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Proletarian issue 79 (August 2017)
Binmen on strike in Birmingham
More council cuts = more rats! Birmingham’s refuse workers are mounting strong resistance to the latest austerity plans of the city’s Labour-led council.
Birmingham city council was once the single biggest local authority in Europe, but a workforce of 20,000 has been slashed by half and the plans being implemented by Labour councillors this year seek to reduce this number to 7,000 by 2018.

The council naturally blames it all on the Tories. Whilst the binmen are to lose £4-6,000 a year and see 122 jobs axed, however, the council’s chief executive collects a cool £180,000 a year, and is supported by bin chief Jacqui Kennedy, ‘earning’ somewhere between £97,000-£120,000. All this carries on under the auspices of a Labour council, where Labour Member for Kings Heath & Moseley Lisa Trickett takes £40,000 a year in ‘expenses’.

Birmingham council, like many others, is in a deep economic crisis, the result of both cuts from central government and its own mismanagement, which in Birmingham on the refuse collections alone has cost £11.9m in the past year. The chief executive and council leaders are seeking to heap the burden of this crisis onto the backs of workers whilst plundering services provided for Birmingham’s rate payers.

Labour cuts

The Birmingham bin strike is the first real and meaningful action of any significant size to challenge the local authority’s spending cuts, and, whilst the binmen are motivated by the immediate challenge presented to them by redundancies, the political significance of their action is serious and far-reaching.

Strike action started on 30 June as the council sought to impose a number of detrimental changes to refuse workers’ conditions, the most significant of which are the ‘deletion’ of 122 senior roles, an increase in workload of 1,300 bins per crew every week, and the extension of the working week from four long (and extremely arduous) shifts with one rest day to five full days, all starting at 6.00am.

Labour councillor for streets Lisa Trickett and the full-time council bureaucrat Jaqui Kennedy insist these moves are aimed at ‘modernising’ the service and removing the 122 grade 3 ‘supervisor’ roles, and they insist that nobody is being made redundant because they will offer binmen the chance to apply for entirely different jobs elsewhere in the council – such as gravedigging, etc.

But these Labour cretins are fooling nobody; it hasn’t been lost on the workers that a promise of a job isn’t a job, while the deletion of a job role is most certainly redundancy. The playing with words and twisting of facts by Trickett and co is about as simplistic as Popeye’s mate Wimpy when he declared: “I will gladly pay you tomorrow for a hamburger today!”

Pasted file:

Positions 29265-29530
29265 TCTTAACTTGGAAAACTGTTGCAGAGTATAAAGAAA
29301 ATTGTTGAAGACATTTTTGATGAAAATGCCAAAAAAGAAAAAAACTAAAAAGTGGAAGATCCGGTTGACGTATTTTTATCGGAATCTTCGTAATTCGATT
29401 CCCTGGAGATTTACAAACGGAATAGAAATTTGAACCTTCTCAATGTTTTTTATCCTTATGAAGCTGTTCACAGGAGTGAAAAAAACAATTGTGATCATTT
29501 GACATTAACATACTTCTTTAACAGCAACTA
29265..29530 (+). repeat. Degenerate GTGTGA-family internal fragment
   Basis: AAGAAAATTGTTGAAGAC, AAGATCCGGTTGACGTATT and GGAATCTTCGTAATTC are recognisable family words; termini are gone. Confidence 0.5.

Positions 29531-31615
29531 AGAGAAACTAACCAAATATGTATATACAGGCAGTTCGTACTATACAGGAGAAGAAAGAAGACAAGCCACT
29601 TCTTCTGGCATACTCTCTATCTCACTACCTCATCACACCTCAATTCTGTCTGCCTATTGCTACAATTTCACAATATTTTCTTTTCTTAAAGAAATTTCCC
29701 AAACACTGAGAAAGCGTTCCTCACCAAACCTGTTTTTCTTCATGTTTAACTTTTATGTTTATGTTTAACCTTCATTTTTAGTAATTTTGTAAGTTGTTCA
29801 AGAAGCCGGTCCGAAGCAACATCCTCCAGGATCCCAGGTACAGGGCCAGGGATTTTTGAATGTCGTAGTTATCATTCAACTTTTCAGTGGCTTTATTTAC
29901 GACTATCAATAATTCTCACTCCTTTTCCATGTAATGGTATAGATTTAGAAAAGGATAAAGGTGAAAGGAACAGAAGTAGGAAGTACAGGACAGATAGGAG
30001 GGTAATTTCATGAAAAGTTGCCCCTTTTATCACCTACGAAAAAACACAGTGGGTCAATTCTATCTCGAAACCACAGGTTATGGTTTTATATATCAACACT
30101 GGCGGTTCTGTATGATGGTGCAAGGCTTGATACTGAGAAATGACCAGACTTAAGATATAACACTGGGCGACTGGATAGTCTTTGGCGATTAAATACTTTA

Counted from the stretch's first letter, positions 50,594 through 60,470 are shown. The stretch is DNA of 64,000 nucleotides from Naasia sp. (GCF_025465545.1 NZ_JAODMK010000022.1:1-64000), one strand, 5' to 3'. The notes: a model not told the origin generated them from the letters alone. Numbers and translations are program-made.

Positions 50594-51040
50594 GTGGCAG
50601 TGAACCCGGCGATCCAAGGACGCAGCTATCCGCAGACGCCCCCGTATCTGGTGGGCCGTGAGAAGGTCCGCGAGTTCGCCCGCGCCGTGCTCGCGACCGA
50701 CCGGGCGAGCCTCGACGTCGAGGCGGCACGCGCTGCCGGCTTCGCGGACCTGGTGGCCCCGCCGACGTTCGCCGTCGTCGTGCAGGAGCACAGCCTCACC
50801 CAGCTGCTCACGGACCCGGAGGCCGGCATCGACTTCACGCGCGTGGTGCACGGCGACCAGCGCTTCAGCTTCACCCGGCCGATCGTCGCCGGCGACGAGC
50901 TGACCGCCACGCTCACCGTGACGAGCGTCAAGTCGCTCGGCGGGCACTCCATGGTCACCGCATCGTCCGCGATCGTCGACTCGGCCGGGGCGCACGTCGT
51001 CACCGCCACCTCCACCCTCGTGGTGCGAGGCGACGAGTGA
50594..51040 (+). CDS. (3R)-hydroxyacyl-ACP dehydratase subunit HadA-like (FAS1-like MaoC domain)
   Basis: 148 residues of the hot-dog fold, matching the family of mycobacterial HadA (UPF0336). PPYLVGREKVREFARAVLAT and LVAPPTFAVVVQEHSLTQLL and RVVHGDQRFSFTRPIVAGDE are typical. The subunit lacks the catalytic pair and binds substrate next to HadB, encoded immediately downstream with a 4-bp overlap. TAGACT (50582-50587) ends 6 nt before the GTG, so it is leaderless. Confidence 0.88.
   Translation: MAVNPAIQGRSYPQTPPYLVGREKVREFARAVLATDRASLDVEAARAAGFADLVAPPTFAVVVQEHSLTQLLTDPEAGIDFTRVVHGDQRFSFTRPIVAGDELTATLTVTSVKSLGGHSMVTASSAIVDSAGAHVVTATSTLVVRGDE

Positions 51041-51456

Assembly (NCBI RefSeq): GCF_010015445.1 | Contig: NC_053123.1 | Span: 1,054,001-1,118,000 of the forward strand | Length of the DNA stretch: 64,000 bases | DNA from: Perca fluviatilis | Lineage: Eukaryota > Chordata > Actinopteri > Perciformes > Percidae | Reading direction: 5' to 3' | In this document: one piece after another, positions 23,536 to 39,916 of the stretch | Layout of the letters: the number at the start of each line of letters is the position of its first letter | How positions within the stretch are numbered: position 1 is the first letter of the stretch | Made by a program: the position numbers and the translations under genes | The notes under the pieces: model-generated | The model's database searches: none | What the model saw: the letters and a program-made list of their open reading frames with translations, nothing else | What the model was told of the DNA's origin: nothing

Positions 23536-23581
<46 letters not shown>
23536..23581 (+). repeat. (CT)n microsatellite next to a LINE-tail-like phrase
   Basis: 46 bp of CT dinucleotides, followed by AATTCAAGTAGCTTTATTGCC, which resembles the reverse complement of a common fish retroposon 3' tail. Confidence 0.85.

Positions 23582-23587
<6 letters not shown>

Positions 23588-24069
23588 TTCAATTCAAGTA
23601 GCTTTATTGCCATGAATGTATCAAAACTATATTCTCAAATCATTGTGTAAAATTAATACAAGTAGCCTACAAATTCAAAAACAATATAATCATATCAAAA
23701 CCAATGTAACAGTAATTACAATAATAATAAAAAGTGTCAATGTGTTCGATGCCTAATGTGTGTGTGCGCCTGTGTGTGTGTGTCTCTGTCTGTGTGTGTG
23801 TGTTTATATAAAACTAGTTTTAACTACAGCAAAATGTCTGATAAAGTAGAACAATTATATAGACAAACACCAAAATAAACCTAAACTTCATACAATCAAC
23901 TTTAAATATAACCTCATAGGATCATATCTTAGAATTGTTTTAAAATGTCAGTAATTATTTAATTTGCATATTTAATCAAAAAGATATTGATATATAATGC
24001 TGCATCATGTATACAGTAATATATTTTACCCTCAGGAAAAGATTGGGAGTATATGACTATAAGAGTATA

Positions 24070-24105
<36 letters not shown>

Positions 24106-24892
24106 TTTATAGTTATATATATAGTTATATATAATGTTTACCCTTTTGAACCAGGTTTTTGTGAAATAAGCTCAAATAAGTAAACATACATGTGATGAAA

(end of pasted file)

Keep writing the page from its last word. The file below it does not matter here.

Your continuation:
Proposed changes

The grade 3 jobs being slashed are proposed to be replaced by grade 2 binman jobs, which essentially means workers will be expected to do the same job for £6,000 a year less. The propaganda against the binmen emanating from the council has focused on the accusation that there are two ‘supervisors’ to every one operator, which naturally sounds ridiculous.

What the council fails to report, however, is that five-man bin wagons were reduced to three-man wagons after the council introduced wheelie bins. At that time the council appointed one driver/supervisor, who is responsible for the round. Of the two further operatives, one is a grade 3 supervisor, responsible for operations at the rear of the vehicle – including ensuring the safety of the vehicle and preventing children and pedestrians from walking behind during reversing operations.

In reality, this job is an operator/banksman role – a job that should it be called a banksman would require the council to train their operatives in a nationally recognised banksman qualification. Either way, both the driver and banksman work for a living; the idea that there are two supervisors sat about watching one man do all the work is a complete nonsense.

Strike breaking

Having been confronted with a militant and united workforce, the Labour council has not hesitated to use scab labour to undermine the industrial action. In a flagrant disregard for bourgeois law, the council has appointed agency workers to complete the work of men on strike during the dispute, a misdemeanour which could cost the tax payer £200,000.

Under the Employment Agencies & Employment Business Regulations 2003: “an employment business shall not introduce or supply a work-seeker to a hirer to perform –